We’d taken a birth preparation class focused on using self-hypnosis to control pain, and saw all these videos of women calm and peaceful during labor, almost as if they were sleeping. I wanted such a beautiful, peaceful, all-natural childbirth, and with the techniques I was learning, combined with the yoga, meditation, and breathing practices I already knew, I thought that giving birth would be no problem. Of course when the time came, it was fast and intense and hurt worse than anything I’d ever experienced. Some of the relaxation techniques we’d learned in class helped a lot, but the hypnosis flew out the window. As I brought my daughter into the world, I was crying, writhing, and screaming. Her birth was an amazing, magical event, and holding her in my arms for the first time will always be the most beautiful moment of my life. But I’m carrying around all this guilt and shame about how I acted during the labor. I know that I did an awesome job – I birthed my daughter with no medicine, no epidural, and she came out healthy and strong. I know this, and I hate having these guilty feelings in my heart surrounding such a profound, meaningful experience. But it’s still there.

So what I want to say now is, Screw perfect. There is no perfect. I (and all of you out there nodding your heads as you read this) need to let go of perfect. We don’t have to do it all. I’m going to start sending out my poems again, even though I don’t think they’re ready. We hired a cleaning service to come to our house once a month, and I’m going to revel in the relief I feel about that instead of feeling guilty that I can’t do it all myself. And most of all, I’m going to strive to let go of the desire to be a perfect wife and mother. F married me, with all my faults and neuroses: I’m the perfect wife for him just as I am. My daughter’s birth was hard; I worked hard to give birth to her, and I rocked it. I need to honor that. I need to do this for myself, so that I’ll stop allowing guilt to cloud my days, and I need to do it for my baby. If I don’t, she will see it in me, learn it from me, and that’s a legacy I don’t want to give her. My baby girl is perfect just the way she is, and I have to start recognizing that maybe I am too.

 

Anger and Patience December 11, 2012

Filed under: reflections,yoga lifestyle — R. H. Ward @ 1:00 pm
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A week and a half ago, YogaBaby got her first bad cold with a fever. Coincidentally, it was also the first time my husband F had to travel for business since YB was born. My mom came down and stayed home with YB on Thursday, since she couldn’t go to daycare, but the two of us were on our own Thursday night. I was pretty terrified: YB hadn’t been sleeping well anyway, and now she was sick. How would we get through the night?

It was an incredibly hard night, but we did get through it. I was there with my poor sick girl every time she woke up, over and over all night, ready with comforting arms (and boobs) to soothe her. It was the best mothering I’ve done since YB came into my life – I didn’t think about it or complain, I just did. As I rocked her to sleep one more time and watched the sun rise early that Friday morning, I let myself realize that the hard night was over – in a few hours we would go to the doctor, and a few hours after that, F would be home from his trip to help share the load.

Fast forward to Sunday morning. YB’s fever was long gone, but she was still under the weather, and even with F by my side, it had been a rough weekend. We were all tired and grumpy, me most of all, and I wanted a break. No nap or quiet time in the swing was long enough for me. I felt angry and resentful at being so needed, defeated and discouraged about my independence. What happened to that supermom who’d been here just a few nights ago? I hate being angry, and it was even worse to be angry at my little sick baby who couldn’t help being miserable. I broke down and cried.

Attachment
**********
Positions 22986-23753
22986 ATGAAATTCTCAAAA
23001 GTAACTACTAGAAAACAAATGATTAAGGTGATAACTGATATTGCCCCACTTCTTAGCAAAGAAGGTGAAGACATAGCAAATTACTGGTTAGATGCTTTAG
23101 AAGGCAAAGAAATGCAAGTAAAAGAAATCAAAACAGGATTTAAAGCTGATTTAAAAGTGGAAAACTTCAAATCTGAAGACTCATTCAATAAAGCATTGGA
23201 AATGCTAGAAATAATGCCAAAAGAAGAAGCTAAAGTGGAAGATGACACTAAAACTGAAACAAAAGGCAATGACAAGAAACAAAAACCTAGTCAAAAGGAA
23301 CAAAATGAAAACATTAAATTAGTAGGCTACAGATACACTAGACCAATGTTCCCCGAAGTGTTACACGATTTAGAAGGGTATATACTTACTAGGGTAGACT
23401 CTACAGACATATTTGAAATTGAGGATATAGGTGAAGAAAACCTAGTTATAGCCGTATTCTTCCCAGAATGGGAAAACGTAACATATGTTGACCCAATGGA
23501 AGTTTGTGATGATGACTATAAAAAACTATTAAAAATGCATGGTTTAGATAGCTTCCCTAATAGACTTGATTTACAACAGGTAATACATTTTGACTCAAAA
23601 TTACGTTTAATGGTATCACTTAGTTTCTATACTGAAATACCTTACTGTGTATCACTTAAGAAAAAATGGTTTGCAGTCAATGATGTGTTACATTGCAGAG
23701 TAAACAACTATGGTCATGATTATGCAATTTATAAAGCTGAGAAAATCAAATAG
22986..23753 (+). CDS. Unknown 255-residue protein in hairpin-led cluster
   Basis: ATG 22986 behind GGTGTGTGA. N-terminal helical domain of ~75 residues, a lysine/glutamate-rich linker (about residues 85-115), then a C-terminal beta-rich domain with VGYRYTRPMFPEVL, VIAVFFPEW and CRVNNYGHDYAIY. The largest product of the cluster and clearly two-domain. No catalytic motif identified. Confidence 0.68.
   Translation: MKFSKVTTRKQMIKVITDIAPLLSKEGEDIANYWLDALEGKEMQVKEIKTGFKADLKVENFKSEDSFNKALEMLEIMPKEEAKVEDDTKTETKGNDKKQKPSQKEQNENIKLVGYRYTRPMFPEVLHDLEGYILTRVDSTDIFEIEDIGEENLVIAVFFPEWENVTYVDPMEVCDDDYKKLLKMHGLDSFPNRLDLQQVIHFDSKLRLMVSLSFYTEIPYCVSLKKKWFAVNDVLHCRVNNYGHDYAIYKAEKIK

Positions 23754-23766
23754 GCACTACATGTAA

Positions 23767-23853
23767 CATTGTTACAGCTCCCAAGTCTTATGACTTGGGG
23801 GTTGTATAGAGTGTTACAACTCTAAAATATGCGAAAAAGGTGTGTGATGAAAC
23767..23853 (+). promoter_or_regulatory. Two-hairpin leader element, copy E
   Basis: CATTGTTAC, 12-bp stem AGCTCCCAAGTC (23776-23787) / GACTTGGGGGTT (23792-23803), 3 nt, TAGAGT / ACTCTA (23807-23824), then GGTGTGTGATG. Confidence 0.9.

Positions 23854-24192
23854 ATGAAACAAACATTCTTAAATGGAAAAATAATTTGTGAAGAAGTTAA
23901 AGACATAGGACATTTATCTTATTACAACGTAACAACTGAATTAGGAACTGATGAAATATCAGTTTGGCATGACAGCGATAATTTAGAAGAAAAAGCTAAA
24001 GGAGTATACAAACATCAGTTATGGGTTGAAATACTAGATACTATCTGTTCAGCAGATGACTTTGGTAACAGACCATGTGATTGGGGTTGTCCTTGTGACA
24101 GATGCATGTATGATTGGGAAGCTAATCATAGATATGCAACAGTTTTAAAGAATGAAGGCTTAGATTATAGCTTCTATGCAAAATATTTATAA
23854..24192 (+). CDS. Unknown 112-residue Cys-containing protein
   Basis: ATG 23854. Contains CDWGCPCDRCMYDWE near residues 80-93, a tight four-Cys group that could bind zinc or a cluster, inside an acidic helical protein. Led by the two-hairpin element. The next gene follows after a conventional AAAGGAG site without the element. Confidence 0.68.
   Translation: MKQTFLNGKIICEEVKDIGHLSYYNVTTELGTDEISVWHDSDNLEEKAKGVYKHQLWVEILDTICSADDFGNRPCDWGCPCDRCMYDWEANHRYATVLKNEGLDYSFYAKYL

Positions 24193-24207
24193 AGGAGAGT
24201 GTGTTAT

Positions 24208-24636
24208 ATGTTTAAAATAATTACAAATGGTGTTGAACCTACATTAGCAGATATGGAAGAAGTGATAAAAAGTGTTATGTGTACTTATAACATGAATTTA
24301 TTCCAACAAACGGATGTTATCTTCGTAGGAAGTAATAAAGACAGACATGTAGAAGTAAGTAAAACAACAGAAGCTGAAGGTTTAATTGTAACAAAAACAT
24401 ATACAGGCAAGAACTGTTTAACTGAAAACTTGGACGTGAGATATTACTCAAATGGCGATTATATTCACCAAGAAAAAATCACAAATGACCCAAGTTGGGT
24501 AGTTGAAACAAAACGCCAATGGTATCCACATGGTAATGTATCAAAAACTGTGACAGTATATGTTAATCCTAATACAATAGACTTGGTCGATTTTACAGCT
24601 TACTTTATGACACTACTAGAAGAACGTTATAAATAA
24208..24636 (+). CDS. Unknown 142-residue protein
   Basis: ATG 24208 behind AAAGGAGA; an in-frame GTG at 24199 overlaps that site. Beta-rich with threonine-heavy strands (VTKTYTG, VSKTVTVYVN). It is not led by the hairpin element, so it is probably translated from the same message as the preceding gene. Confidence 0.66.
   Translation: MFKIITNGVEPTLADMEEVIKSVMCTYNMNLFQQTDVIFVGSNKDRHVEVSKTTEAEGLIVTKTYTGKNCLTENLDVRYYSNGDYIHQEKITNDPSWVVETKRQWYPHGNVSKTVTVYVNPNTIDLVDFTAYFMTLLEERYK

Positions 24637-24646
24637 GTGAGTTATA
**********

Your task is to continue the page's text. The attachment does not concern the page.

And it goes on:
I had been hoping to go to yoga class on Sunday afternoon, but after the weekend we’d had, I thought I should stay home instead. F made me go. The baby, feeling fine, was hanging out in her stroller helping her dad rake leaves as I drove away. The yoga class at EEY was taught by a sub, one of the current YTT students about to graduate in two weeks, and meeting her gave me a chance to reflect on where I was one year ago at the end of my teacher training. Throughout the class, I focused on centering myself here, right now on my mat, letting go of all the anger and bad energy I’d been feeling, reaching towards my truest self and the patience and kindness I know live there.

After class, I felt refreshed, as if the reserves inside me had been empty and now were full again (or, if not full, at least not empty anymore!). I came home feeling like I had something to give to my family again. Of course, when the baby cried for half an hour as we tried to eat dinner, I lost my composure again, but anyone would have felt that way, and later on in the evening I reached for patience and was able to find it.

This experience made me think about a few things in yogic terms. First, it was important for me to remember that sometimes I need to take care of myself first. I want to give my best self to my daughter, and if I’m exhausted physically and emotionally, I can’t possibly do that. This is such a vital thing to remember, and such an easy thing to discount and forget.

Also, examining my feelings and realizing I was angry made me think back to my musings on yoga and emotion last year. First, I had to acknowledge that I was angry, not just to myself but to my husband, out loud, and share my frustrations and fears, and let loose some of the intensity of the emotion by crying it out. Too often I bottle things up, which only serves to make me angrier in the long term. Then, according to Patanjali, the way to end negative emotions is to cultivate the opposite emotion instead. For me in this situation, the opposite of my anger was patience, kindness, my love for my baby, and my compassion, both for her feeling sick and for myself feeling tired and worn out. When I was able to focus on these qualities in a thoughtful way through my yoga practice, the anger dissolved.

I also needed to remember that I can’t be a supermom all the time. Sometimes I’ll do a great job, and other times I won’t, but that doesn’t make me a bad mother or a bad person. It just makes me human. We all strive for perfection (and I think I have a separate post brewing on that topic), but in an imperfect world, we have to take the good with the bad. I will never be a perfect supermom, but in all my imperfections, I’m still a super mom.